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Lisbon, Madrid or San Diego: Which City For Retreat #8?

Nov 8, 2016 3 min readReports

Buffer People Ops Report

October 2016

Team members


Revenue in cash receipts

$1.02m +2.7%


$1.02m +3.3%


$12.2m +3.4%


$822k +3.8%


$192k +57%

Organizing our next retreat: Location, location, location

As we continue organizing our next retreat, we’re excited to bring the team together in one of the three following locations: Lisbon, Madrid or San Diego!


We find that taking a “best out of 3 approach” helps the People team have more confidence in the level of service we can offer the team in each location, and at what cost—we’re striving to be very lean in our next retreat, so cost will be a major factor here.

At this stage, we’re having several conversations with vendors, hotels and coworking spaces, and we’re gearing up for flying to some of those locations for a scouting trip—more excitement to come!

Long-term cash planning: Understanding unit economics

As of October 31, we have $1.75m in the bank. This is in line with what we had forecasted—slightly better, even! We want to be and remain cashflow positive.

As such, we’d like to manage our cash a bit closer and improve our forecast for future earnings. As a company, our aim is to build a healthy bank balance and continue building a sustainable business—this means setting quite a bit of cash aside and trying to examine each potential spending decision with more scrutiny than before.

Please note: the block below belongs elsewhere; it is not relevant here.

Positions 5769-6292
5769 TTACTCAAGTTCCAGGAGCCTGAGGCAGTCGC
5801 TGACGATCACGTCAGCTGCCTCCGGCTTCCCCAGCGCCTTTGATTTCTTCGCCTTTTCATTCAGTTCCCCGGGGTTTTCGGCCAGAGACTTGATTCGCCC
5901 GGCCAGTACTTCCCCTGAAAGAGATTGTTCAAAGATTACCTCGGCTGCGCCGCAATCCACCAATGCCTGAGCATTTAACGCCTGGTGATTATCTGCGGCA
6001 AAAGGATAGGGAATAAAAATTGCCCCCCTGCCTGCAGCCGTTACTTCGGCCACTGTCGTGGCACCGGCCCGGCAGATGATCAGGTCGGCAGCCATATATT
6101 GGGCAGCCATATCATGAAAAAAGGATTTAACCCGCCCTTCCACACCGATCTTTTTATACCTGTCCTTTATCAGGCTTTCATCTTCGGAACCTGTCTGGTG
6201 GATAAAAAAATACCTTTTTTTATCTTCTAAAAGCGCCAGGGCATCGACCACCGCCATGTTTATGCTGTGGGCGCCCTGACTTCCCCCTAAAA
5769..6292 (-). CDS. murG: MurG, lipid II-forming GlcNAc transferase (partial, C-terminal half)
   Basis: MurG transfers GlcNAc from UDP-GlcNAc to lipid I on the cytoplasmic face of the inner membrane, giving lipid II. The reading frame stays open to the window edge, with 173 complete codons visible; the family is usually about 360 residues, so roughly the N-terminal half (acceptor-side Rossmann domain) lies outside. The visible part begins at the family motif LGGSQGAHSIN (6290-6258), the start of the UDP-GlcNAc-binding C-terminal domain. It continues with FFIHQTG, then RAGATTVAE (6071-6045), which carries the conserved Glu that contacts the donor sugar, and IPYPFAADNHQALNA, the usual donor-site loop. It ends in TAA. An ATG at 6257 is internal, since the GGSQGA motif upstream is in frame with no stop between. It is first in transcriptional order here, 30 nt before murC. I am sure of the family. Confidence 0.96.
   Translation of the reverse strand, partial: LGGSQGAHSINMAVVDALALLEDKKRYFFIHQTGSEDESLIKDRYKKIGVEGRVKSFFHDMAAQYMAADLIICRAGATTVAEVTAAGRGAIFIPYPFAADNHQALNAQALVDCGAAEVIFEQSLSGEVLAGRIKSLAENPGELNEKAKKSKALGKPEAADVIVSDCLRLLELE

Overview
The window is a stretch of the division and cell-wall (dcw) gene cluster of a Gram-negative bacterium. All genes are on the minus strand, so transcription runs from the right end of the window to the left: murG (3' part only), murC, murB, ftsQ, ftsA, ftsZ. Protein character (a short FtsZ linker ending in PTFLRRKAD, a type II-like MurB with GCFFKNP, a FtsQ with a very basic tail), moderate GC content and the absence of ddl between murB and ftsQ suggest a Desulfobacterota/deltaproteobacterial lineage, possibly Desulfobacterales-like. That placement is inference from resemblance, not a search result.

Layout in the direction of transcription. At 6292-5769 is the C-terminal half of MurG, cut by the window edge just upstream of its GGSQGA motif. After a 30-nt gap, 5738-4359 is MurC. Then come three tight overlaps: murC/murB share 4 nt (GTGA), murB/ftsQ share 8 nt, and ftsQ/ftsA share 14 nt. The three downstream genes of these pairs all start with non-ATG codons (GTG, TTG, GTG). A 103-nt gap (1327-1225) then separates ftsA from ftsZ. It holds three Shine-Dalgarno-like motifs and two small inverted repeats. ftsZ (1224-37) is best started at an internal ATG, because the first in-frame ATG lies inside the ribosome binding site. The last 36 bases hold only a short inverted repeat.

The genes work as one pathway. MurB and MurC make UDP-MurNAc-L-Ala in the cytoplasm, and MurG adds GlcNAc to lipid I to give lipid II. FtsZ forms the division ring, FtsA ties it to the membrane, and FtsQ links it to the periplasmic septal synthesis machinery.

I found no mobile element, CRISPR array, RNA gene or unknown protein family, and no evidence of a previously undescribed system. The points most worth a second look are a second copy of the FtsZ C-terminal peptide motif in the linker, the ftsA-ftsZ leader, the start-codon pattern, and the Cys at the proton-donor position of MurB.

Julian and I have been working on predicting Buffer’s revenue to a higher degree of accuracy, and to do so we created a skeleton model:


This is a helpful exercise data we got from Looker and then added a financial lens. The goal is to be able to predict with a high degree of certainty how each of our Buffer plans is doing, and become better at making product decisions based on what we’re seeing in terms of user journeys.

We wish to get better in terms of unit accounting, or tracking individual products or plans. We’re currently only observing variations of about 0.31% on our largest plan (illustrated as “Delta” on the table below) – which is helping us build confidence in our model.


We’re excited to start spotting trends and going from our raw MRR data to a more granular, per-plan estimate of monthly cash receipts.

When we account for monthly revenue, it’s pretty straightforward: we only need to take the number of plans we have and multiply the monthly plan.

From “MRR” to “Revenue,” for Monthly Plans:

  • (FYI) Billings (MRR added) = (Net Added) * Monthly plan price
  • Recurring Revenue = (End of the month Month Customers) * Full yearly plan price
  • Deduction = A guesstimated 5% rate accounting for Stripe fees and past-due transactions
  • Net cash receipts = Recurring Revenue – Deduction

For our annual plans, there’s an interesting twist to account for monthly or annual revenue.

From “MRR” to “Revenue”, for Annual Plans:

  • New billings = (New Customers + Renewal Customers + Upgrades) * Full yearly plan price
  • Renewal from Existing = (Number of Annual Plan renewed that month * Full yearly plan price)
  • Deduction = A guesstimated 5% rate accounting for Stripe Fees and Past-due transactions
  • Net cash receipts = New billings + Renewals from Existing – Deduction

Now that we’ve backfilled our most popular plans, capturing 80+% of our customers, we’re looking at “mock estimating” the month of October that just ended to see how well we can start forecasting revenue ahead, on a per-plan basis – more to come soon!

Over to you

Do you have any experience hosting a group in the cities of Lisbon, Madrid or San Diego? Which would you choose? Is there anything you’d love to learn more about?  We’d love to hear from you in the comments!

Check out more reports from October 2016:

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